As for the substance of the progressive vision, an examination of the cases we would all generally regard as having been decided in the “progressive,” i.e. not Scalian-conservative, way I think provides the answer. A progressive constitutionalism regards the Constitution as serving a basic purpose: the protection of human dignity.

It does so through structural checks on, and separation of, governmental powers; it does so through the Bill of Rights; it does so through the Ninth Amendment; and it particularly does so through the hard-won Fourteenth Amendment in both its equality- and its liberty-protective aspects, both procedural and substantive. And this guiding principle is captured in American constitutional jurisprudence, from Brandeis (see his Whitney dissent), through Brown, through Brennan (see almost anything he wrote, but start with his dissent in Michael H. v. Gerald D.), even through the present moment (see Lawrence v. Texas; Grutter v. Bollinger; Planned Parenthood of Southeastern Pennsylvania v. Casey). The law is, indeed, on our side.

Obviously such a guiding principle does not answer all questions – nor does it tell us (although I think realpolitik, at least, does) whether for example we should fight for judicially enforceable minimum welfare rights, or whether we should leave protection of the poor to be legislatively enacted on the market-based social citizenship model. But it points us in a direction. And there is lots of work to do on which we agree before we get anywhere near disagreeing. How about (for example and off the top of my head): Overruling The Slaughterhouse Cases; interpreting Congress’s Section 5 power in a robust fashion; returning to the text of the Eleventh Amendment and overruling Hans; ensuring the Ninth Amendment has equal dignity with all other constitutional provisions; construing “persons” in the Fourteenth Amendment so it includes aliens and doesn’t include corporations.

The human dignity principle has never been fully embraced or articulated by our side as animating its constitutional vision. I think it is preferable though to the leading other contender, the Carolene Products principle, which provides important insights but which seems to me ultimately inadequate for a number of reasons (some of which Bruce Ackerman first articulated): First, I think Carolene Products – itself a product of a period of reaction marked by a lack of confidence in the very idea of judicial review of legislation for compliance with the Constitution – is at variance with the text of the Constitution. Thus, if text is to be our guide, it is descriptively incomplete as a constitutional theory, and it is, in part as a consequence, normatively inadequate to protect the most important American values. Literature, art and music would be unprotected under a merely democracy-enhancing view of the Constitution. By contrast, racially discriminatory legislation resulting from a perfectly-functioning democratic process would be constitutionally valid.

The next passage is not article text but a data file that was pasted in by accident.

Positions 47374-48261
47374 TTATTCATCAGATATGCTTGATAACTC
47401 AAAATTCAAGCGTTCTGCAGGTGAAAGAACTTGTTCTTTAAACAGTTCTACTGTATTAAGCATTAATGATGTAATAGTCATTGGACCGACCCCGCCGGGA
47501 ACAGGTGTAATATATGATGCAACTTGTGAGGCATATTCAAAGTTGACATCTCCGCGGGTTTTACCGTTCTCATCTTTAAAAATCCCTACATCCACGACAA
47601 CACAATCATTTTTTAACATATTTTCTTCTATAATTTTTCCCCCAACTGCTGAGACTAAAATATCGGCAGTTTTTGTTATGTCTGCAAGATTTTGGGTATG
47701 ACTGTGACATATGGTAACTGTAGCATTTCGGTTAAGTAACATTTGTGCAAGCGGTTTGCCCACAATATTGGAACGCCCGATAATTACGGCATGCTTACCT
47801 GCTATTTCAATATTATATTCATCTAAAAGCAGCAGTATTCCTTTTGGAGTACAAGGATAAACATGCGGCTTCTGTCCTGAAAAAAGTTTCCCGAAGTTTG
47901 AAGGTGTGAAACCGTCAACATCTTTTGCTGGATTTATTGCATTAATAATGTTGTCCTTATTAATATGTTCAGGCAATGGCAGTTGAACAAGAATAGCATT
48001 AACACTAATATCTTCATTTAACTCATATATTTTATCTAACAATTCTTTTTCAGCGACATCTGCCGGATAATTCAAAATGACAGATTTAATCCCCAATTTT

Second, it fails (as Lea Brilmayer has observed) to solve even the problem it was crafted to address: What greater hubris could a court have than to claim to know what the democratic process would have produced had it been functioning “correctly”? Finally, to the extent we are talking about a constitutionalism that can be articulated by those active in the democratically elected and policymaking branches, not just by courts, the very reason for the articulation of the Carolene Products theory, that unelected courts should not be invalidating democratically enacted legislation, is absent.

Human dignity as a guiding principle reflects constitutional text. It is as or more legitimate as a guiding principle than Framers’ intent, or historical practice, or maximization of economic efficiency, each put forward, though inconsistently used, by the right to justify conservative constitutional results. Its pedigree in our jurisprudence is strong. And it reflects broadly shared American values.

-- Peter Rubin